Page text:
In 1965, [Abdul Qadeer] Khan scored his first lucky break when Delft accepted him for a master’s program in metallurgy. Professor Dr. W. G. Burgers, an internationally respected theoretical nuclear physicist, was assigned as Khan’s tutor. With his patronage, Khan mounted a series of small research projects, every one of them later documented by the ISI in search of the real Khan. He did not shine. But he did not fail. Above everything else, Khan was thoroughly charming.
He also took it upon himself to defend Pakistan. The ISI found scores of letters written by him to European newspapers and magazines that he felt had misrepresented the Islamic Republic. In reality he was desperate to go home, and in September 1965 he returned to look for work at the newly opened People’s Steel Mill in Karachi. [However] Khan’s application was rejected.
The couple returned to Europe and in 1968 he won a research scholarship to the Catholic University of Leuven in Flanders, Dutch-speaking northern Belgium. Brabers remembered Khan being particularly disturbed by the 1971 war over East Pakistan, which he followed obsessively on television news. However, despite making many applications, Khan still found that no work was forthcoming from Pakistan.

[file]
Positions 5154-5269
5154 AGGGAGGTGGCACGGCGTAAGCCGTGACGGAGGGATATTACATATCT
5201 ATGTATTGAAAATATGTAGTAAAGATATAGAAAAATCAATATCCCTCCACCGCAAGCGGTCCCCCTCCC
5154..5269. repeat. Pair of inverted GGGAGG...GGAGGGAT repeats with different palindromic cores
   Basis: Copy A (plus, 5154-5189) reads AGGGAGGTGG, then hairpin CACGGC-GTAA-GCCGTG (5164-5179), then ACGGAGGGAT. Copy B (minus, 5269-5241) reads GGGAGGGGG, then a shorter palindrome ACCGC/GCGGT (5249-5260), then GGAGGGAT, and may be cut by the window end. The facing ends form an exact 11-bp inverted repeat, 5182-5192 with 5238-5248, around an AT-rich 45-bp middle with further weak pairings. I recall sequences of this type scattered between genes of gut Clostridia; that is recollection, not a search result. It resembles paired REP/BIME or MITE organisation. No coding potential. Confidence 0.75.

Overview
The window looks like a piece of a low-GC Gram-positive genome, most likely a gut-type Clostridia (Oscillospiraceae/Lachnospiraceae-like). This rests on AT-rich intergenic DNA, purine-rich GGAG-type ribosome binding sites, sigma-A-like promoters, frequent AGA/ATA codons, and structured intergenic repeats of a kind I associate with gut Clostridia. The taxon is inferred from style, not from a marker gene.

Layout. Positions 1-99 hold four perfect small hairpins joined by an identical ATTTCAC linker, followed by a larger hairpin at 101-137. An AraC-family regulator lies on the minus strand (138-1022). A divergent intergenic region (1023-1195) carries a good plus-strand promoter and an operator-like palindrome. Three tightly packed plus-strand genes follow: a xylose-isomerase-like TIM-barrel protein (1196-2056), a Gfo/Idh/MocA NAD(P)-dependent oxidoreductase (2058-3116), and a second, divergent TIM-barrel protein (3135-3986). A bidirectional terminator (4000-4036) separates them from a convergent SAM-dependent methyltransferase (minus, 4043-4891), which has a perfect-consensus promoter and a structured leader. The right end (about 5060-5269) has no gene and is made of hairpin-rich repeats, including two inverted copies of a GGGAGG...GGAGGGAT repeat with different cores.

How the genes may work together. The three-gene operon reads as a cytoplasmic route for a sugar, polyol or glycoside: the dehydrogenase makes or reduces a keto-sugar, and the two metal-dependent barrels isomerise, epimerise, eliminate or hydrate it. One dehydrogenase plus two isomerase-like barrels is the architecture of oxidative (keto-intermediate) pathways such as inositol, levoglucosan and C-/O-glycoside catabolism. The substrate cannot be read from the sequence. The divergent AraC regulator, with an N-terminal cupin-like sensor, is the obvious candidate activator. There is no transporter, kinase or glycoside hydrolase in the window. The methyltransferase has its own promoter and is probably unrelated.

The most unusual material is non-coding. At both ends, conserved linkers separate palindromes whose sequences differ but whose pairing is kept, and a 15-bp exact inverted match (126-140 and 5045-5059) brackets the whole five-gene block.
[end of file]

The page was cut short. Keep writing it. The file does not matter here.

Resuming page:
His luck changed in March 1972 when FDO, a Dutch engineering firm based in Amsterdam, contacted Professor Brabers, looking for a metallurgist-cum-technical translator. Leuven’s metallurgy department was well hooked into the European scientific community and Brabers was frequently called upon to match promising young graduates to specialist jobs. This time he thought of Khan. A job that required superficial scientific knowledge but a linguist’s brilliance played to Khan’s strengths, and Henny pressed her husband to take it. In fact, FDO supplied parts and expertise to Ultra Centrifuge Nederland (UCN), the Dutch partner in the URENCO uranium-enrichment consortium. UCN’s plant in Almelo, an unprepossessing town on the Dutch–German border, was running one of the most secretive projects in Europe.
First, Khan had to get through the security screening. An expatriate Muslim from a South Asian country known to be in pursuit of a bomb, Khan should have stuck out like a sore thumb. However, the BVD, the Dutch security service, was bombarded with positive testimonies. Professor Brabers praised his student. The head of FDO’s metallurgy department, who had studied with Khan at Delft, provided a glowing reference which noted Khan had been in the West for eleven years, had two young children and planned to settle permanently in Holland with his Dutch wife. According to extracts from the BVD report, the original of which vanished in 2006, Khan’s former student colleagues telephoned FDO officials to assure them that he was intent on becoming a naturalized citizen.